“The paintings under the eaves of rock with their ‘X-Ray’ figures of people, kangaroos and monsters were charming. What struck me more though was the sheer beauty of the monumental rock hill, shaded at its base by palm trees. It had the sanctity of a church. We could clamber over its stones and peer into its crevices and each painted shape or handprint seemed like an icon or a stained glass window. I noticed in my companions’ expressions as they gazed up in wonder the same sense of awe that I was certainly feeling.”

Jawoyn Rock Art Temple

Jawoyn Rock Art Temple

Extract from Adam’s journal 22 August 2017, Day Three Crystal Falls to Seventeen Mile Falls

“Halfway through the morning we descended into a hidden valley called The Amphitheatre, and here we found a veritable cathedral. There had been no clear sign of anything different in the foliage that we had been passing through – gum, eucalyptus, more eucalyptus. Its entrance was hidden, but suddenly Kate told us to dump our packs and descend down and over the rocky ledge below. There followed a rough clamber over large stones, into what seemed like a dense jungle. Suddenly we saw a figure of a comical ogre-like half-man, painted pink against the yellow sandstone, gesturing us deep into the dark gorge. As we descended, it was through galleries of paintings that ringed the narrow valley. Clearly this was a holy place, a Jawoyn Delphi. We crouched by the stream that gurgled along its floor, talking quietly, reverent of these natural cloisters.”

We did not need paintings, however, to appreciate the mystery. Over time came the realization that the whole trail had merged into a pattern into which we tiny stragglers walking its ill-defined paths were elements of a bigger picture in which earth, sky, water, forest and wildlife were all connected. Unlike my previous pilgrimages, there were no shrines to gods or kami, there was little identifiably shaman. The sense of all pervading spirit was more abstract, a part of Nature, it WAS Nature, and by some mysterious process, we seemed to be one with it.

Adam Williams - Jawoyn Rock Art Temple

Adam Williams – Jawoyn Rock Art Temple

Extract from Adam’s journal, 25 August 2017, Day Six Sweetwater Pool to Leilyn (Edith Falls)

“It was only a four hour walk from our camp to Edith Falls, but it was still difficult in places, a hard climb over jagged rocks as we left camp at 7 am. After that, in the cool of the morning, I managed to keep pace for a while, but the “meadow land” we were passing through had no shade and by the time we came to the halfway rest stop at a place called Long Pond, I was exhausted and as usual came limping in at the rear, while the others were already sunning themselves at a most beautiful rock pool. I found a place in the rocks and collapsed. In a moment I had relaxed into a sort of tired trance. The water cascading over the small falls, and indeed over my tired head and shoulders, was soporific, the deep reds and browns of the rocks beautiful. I suddenly felt that everything was “just right”. If I were to “sing” a place of beauty into existence after a hard walk through a parched desert, I imagined I would conjure something much the same. The sounds and the colours, of water, wind and bird, were all in concert, and linked to the country that had come before. For a precious few moments I found myself being absorbed into Dreamtime, or what I thought might be Dreamtime. I sensed a unity and a meaning, almost a portal to a parallel world that seemed to vibrate through me like electricity.”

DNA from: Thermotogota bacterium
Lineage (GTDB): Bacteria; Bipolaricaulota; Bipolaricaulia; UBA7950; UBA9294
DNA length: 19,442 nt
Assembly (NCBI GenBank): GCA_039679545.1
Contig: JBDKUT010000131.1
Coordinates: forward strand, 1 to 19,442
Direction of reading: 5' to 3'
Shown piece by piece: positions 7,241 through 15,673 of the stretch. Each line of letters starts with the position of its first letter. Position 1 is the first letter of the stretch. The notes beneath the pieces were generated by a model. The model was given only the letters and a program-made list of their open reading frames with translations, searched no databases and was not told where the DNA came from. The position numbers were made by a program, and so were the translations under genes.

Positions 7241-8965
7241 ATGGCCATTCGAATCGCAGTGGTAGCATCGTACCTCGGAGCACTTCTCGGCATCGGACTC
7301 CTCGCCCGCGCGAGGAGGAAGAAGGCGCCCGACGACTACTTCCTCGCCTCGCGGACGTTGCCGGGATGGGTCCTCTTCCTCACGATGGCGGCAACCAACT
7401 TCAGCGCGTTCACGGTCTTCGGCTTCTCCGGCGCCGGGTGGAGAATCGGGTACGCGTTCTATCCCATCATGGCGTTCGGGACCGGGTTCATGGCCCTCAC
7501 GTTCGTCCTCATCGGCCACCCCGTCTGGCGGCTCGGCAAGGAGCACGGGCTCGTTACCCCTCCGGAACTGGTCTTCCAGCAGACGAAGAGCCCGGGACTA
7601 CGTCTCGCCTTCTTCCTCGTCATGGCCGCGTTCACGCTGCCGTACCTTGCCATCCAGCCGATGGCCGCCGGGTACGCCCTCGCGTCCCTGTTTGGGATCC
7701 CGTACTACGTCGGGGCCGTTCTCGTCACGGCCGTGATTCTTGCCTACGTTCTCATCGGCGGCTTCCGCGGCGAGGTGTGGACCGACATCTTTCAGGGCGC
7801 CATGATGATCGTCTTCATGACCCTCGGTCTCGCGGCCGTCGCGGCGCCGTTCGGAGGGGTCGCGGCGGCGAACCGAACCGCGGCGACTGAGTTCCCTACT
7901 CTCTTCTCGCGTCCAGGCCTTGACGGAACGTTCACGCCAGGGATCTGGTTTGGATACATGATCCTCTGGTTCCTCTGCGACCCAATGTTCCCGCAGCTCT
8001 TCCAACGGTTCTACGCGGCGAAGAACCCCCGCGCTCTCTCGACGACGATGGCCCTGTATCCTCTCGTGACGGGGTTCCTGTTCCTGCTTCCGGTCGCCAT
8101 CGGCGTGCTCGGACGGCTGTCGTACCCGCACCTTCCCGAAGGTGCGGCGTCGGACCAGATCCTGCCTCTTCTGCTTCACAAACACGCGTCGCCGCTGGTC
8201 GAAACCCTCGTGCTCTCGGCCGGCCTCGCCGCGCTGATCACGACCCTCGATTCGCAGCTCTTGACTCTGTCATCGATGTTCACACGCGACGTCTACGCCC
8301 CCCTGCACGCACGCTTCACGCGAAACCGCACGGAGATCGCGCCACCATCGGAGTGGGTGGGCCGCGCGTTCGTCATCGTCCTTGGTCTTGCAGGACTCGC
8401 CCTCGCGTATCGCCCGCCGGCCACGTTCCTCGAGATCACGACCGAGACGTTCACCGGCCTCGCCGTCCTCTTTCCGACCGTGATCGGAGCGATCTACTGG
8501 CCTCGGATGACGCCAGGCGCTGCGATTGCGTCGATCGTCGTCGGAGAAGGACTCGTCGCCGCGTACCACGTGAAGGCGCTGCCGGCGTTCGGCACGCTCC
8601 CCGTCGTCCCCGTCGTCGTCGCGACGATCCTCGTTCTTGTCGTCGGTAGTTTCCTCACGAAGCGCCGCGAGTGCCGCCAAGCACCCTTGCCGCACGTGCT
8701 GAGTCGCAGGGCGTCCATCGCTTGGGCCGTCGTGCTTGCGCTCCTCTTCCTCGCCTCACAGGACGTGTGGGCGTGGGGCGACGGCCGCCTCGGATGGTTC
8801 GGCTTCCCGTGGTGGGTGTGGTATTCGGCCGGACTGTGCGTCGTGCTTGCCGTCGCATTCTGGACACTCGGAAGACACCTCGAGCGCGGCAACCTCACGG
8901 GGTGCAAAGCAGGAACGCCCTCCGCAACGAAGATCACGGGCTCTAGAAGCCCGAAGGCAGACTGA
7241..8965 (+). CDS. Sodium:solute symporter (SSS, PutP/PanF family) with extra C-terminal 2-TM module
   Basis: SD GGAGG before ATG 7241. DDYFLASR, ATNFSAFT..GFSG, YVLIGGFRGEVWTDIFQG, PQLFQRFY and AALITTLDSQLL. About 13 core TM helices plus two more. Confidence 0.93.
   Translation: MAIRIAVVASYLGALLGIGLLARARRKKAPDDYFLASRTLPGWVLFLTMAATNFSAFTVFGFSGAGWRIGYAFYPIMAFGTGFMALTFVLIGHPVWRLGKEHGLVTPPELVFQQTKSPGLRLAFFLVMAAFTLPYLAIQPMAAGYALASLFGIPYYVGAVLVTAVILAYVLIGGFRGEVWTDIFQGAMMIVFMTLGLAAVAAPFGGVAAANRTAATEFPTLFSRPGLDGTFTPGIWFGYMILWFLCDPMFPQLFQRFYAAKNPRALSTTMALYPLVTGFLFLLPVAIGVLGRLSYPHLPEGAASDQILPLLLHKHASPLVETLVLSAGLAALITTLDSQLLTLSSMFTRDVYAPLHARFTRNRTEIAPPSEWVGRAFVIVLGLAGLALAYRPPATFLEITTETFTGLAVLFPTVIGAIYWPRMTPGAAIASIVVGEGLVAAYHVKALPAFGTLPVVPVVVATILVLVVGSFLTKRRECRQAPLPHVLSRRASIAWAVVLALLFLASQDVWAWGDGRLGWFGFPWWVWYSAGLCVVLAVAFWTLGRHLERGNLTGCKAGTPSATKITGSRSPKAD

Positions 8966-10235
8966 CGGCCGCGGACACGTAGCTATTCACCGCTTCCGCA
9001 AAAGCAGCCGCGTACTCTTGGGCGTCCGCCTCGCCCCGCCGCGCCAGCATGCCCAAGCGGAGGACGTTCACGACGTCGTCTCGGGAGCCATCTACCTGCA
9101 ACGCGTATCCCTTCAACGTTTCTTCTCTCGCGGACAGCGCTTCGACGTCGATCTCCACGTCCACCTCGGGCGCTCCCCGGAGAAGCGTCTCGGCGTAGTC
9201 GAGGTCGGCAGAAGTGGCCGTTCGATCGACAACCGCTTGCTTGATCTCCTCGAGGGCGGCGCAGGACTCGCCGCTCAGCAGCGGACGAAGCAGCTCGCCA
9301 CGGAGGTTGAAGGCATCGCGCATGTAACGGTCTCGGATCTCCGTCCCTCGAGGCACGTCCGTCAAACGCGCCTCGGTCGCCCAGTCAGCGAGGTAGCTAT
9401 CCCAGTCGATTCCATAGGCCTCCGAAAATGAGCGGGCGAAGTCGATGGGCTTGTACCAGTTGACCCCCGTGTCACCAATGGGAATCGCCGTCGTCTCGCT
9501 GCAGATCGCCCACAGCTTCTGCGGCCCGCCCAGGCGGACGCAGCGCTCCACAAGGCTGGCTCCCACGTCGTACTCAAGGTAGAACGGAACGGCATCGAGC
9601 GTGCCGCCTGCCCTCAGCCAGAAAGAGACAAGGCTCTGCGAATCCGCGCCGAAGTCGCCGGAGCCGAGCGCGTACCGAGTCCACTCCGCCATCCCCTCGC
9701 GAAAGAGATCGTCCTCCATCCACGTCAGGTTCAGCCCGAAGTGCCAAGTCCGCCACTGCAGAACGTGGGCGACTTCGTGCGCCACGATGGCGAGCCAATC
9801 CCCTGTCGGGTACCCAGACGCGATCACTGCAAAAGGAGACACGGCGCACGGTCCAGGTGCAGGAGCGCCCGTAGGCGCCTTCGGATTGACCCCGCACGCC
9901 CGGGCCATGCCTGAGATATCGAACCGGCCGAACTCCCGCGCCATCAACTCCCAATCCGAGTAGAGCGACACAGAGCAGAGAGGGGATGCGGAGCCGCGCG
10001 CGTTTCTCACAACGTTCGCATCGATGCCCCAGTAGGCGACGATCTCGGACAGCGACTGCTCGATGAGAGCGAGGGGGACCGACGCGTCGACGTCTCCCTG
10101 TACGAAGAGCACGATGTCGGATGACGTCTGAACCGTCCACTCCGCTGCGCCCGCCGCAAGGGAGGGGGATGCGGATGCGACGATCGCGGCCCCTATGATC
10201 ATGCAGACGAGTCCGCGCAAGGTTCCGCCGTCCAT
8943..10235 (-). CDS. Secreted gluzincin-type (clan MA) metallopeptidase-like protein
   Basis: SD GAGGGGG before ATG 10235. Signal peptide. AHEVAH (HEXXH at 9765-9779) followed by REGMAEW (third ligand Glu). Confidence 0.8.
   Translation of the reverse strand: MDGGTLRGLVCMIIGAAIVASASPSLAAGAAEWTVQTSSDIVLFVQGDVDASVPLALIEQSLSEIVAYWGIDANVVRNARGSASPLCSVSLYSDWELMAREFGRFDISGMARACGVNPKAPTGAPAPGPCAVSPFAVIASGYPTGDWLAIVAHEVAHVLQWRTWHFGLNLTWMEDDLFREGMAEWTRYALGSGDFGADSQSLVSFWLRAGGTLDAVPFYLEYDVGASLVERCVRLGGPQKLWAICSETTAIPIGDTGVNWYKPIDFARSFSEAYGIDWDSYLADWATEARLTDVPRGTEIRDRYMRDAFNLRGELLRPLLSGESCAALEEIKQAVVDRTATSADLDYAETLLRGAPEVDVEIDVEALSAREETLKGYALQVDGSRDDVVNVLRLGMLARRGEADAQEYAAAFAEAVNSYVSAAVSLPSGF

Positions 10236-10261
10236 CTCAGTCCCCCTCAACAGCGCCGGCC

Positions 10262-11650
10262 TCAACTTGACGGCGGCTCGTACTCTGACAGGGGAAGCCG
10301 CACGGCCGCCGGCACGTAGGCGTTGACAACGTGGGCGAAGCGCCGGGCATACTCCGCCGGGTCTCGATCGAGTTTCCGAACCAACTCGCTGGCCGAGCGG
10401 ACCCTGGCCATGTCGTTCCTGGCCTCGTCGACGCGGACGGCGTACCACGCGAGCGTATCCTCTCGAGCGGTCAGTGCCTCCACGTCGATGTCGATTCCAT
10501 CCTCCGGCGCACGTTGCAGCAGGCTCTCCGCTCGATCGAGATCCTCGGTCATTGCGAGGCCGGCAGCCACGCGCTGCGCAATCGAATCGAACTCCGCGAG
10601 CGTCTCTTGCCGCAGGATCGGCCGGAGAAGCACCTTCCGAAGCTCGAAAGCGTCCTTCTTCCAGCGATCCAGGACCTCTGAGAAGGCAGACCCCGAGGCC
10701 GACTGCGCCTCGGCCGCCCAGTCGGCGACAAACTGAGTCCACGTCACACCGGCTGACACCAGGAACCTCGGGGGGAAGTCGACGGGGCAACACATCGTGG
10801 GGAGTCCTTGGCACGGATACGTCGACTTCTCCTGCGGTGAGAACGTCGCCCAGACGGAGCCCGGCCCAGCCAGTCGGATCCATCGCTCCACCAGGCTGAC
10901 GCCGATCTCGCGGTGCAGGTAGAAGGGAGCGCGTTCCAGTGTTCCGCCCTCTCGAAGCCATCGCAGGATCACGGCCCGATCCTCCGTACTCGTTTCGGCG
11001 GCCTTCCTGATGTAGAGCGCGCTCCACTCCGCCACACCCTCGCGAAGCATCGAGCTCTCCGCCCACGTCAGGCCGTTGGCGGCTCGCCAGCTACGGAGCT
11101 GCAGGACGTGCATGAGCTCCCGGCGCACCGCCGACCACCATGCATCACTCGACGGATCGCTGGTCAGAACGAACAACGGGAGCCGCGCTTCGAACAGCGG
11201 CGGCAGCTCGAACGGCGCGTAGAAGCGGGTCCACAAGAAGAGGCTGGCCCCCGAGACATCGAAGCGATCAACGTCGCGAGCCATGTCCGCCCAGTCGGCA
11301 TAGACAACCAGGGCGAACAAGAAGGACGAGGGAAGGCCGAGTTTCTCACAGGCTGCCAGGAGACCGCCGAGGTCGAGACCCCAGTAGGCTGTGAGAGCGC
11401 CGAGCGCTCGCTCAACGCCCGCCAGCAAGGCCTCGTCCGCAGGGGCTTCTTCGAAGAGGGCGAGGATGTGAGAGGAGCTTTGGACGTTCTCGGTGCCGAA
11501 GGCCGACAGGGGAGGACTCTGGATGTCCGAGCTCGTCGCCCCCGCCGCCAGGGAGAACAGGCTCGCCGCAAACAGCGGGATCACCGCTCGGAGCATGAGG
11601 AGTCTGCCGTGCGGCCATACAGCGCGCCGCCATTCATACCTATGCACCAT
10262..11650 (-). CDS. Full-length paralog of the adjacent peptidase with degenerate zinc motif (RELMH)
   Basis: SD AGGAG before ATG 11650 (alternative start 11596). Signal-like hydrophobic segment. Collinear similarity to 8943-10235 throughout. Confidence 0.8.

The Long Pond, after immersion

The Long Pond, after immersion

At the time it felt like a spiritual experience, not unlike the sort of mysterious raptures and epiphanies which mediaeval pilgrims were prone to describe during their pilgrimages. It seems a little imbecile now as I write this, far removed by time and distance, with the smog of a big city outside my window, but I can’t deny that for five or ten minutes, I felt that I understood, was indeed privileged to be part of, The Song.

To be continued…

Leave a Comment

*